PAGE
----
Using Genomics to Prognosticate Survival in Ovarian Cancer
Updated: Oct 16, 2022
I am pleased to announce today that a passion project has finally been published in JAMA Network Open:
Graf RP, Eskander R, Brueggeman L, Stupack D. Association of Copy Number Variation Signature and Survival in Patients With Serous Ovarian Cancer. JAMA Network Open. 2021. PMID: 34181012
I had always wanted to do a project surrounding ovarian cancer; a member of my family’s life was shortened by the disease, and it remains a very difficult disease to treat.
The goal of precision medicine is to predict the future for individual patients. Preferably, to predict the outcomes of multiple routes a patient could take in their treatments, to enable choosing the route with the best outcome. From a data standpoint, three basic ingredients are needed for this recipe: biomarkers (i.e. genomics), what treatments they received, and what happened, i.e. the outcome. Typically, public databases don’t have all three, and if they do, there are not complete data on enough patients to make it work.
One day a few years back my PhD advisor Dwayne Stupack and I were catching up over a beer. The Cancer Genome Atlas (TCGA) database for ovarian cancer had recently been updated to have not only extensive genomic data (biomarkers), but survival data on almost 600 patients. Even more interesting, during the time period in which the patients were treated (mid 1990’s - 2010’s) the standard of care treatments were pretty uniform: surgery, then platinum+taxane chemotherapy. (While the standard of care has changed slightly since, this regimen remains the backbone, with some additional treatment added on top for some patients.) We could infer the third ingredient. The early pandemic lockdowns made this an attractive project to occupy my nights and weekends.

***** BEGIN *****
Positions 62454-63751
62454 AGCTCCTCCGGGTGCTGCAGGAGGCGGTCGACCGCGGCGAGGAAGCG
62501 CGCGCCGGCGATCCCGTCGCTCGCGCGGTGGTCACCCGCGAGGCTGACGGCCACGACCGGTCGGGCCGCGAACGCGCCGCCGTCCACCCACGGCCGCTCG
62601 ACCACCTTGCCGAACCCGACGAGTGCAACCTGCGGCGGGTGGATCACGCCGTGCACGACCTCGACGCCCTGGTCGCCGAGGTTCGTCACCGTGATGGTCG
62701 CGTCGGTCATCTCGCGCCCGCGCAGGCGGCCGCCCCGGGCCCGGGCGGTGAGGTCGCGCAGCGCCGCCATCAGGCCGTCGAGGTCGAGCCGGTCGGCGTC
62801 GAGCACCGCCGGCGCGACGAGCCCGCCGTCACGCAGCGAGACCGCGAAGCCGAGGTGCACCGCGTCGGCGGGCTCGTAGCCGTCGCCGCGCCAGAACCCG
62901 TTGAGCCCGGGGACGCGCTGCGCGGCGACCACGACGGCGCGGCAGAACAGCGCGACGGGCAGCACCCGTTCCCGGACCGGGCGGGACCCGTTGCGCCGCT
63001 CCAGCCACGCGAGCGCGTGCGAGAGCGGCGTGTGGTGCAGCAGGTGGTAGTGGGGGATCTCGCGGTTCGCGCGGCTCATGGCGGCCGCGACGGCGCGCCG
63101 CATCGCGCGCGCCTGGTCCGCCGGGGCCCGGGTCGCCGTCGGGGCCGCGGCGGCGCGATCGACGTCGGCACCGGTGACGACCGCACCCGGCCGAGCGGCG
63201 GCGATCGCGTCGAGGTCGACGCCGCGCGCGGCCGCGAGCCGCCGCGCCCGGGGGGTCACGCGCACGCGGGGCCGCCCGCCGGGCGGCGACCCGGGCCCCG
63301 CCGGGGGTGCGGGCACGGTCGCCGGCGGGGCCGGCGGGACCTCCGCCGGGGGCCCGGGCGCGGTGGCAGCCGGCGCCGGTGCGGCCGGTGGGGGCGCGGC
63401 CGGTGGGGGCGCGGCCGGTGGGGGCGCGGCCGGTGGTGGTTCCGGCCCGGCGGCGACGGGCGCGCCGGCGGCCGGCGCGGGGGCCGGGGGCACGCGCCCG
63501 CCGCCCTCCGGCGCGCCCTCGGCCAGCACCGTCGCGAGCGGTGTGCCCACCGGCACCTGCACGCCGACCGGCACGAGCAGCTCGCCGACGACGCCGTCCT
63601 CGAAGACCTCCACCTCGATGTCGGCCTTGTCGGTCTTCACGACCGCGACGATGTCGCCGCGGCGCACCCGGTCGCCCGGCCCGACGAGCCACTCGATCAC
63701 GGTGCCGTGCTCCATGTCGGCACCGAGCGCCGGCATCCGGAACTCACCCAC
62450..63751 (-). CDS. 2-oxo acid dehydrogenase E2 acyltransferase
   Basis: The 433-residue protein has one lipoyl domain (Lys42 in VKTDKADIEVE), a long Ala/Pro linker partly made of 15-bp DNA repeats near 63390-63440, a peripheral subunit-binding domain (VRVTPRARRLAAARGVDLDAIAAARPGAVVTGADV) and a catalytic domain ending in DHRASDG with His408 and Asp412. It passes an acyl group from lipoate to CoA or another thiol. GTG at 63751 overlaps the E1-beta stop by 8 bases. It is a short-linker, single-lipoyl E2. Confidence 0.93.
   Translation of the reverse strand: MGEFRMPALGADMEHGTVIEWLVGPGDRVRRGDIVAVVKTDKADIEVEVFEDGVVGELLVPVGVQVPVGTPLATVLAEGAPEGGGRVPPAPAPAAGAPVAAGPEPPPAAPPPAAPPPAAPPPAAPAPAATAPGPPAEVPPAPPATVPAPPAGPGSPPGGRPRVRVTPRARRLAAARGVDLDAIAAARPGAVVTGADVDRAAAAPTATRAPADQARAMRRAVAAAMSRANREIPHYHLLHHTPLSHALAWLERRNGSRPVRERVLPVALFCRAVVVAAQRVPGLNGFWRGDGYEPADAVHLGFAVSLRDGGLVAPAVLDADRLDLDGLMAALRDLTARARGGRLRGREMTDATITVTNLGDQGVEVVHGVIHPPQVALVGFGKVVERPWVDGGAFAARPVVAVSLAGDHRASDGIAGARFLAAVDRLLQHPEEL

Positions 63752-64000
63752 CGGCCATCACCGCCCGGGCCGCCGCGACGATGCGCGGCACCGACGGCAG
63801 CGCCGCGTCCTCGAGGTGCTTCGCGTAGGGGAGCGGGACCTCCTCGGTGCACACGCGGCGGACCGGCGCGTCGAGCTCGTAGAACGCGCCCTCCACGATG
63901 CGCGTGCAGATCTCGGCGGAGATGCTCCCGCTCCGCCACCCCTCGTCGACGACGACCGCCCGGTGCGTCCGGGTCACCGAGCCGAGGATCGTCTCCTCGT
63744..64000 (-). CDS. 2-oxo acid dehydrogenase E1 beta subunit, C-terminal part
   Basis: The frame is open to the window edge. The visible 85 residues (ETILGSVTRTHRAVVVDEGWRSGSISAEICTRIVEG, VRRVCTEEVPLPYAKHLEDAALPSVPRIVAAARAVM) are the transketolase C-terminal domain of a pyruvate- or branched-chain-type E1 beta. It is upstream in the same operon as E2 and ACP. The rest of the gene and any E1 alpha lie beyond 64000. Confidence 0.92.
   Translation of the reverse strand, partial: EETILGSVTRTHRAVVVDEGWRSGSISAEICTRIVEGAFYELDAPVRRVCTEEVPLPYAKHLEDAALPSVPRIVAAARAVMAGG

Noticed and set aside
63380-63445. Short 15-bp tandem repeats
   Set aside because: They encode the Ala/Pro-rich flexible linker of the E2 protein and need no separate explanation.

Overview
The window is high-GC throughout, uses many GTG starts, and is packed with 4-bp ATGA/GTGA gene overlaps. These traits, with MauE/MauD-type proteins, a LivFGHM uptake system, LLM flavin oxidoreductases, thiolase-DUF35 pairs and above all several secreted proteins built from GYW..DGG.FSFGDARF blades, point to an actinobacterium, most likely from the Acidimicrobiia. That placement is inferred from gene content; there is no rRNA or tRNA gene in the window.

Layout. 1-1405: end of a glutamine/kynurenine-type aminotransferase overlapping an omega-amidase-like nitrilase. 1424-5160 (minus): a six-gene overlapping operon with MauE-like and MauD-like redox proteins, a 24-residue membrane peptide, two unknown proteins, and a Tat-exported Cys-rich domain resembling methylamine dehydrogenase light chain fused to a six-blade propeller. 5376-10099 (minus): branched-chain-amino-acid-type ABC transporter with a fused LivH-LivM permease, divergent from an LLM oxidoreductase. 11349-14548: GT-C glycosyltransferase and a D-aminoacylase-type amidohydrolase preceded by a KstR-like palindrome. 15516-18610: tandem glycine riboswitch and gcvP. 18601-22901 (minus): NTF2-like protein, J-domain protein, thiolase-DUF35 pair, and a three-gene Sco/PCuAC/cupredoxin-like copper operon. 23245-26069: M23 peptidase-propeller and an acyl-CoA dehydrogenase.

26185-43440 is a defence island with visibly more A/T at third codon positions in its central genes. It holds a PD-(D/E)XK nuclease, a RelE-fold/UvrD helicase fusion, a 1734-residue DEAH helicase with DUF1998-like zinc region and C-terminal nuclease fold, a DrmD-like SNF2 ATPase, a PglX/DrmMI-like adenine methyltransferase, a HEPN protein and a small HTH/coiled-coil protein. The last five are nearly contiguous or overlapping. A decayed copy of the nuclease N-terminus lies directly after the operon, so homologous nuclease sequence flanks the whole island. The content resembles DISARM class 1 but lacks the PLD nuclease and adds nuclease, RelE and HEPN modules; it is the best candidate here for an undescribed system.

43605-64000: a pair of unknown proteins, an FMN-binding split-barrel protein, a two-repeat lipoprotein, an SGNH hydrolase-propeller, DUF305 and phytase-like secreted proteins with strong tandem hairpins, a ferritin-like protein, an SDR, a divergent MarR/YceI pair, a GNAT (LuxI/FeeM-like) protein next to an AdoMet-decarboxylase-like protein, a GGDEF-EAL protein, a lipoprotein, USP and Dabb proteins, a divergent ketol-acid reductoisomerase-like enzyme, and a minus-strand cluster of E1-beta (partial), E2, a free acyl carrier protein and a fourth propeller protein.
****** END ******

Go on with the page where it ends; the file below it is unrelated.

I won’t go into the details (the paper is open access here), but the short story is that we developed a genomic signature that could aid in the assessment of how long a patient might live given the foundational treatments for ovarian cancer. However, before this can be used clinically it needs to be validated in an external dataset, i.e. it needs to show consistent results to predict outcomes in a different set of patients.
Existing signatures for ovarian cancer make use of very complicated RNA data, and one strength of our work is demonstrating the potential to use much-more-simple-to-assess copy number variations in DNA toward this purpose. It has also identified new areas of the genome that might have relevance for future drug development, as alterations in these regions are associated with differential outcomes in these patients.
Thank you for dropping by!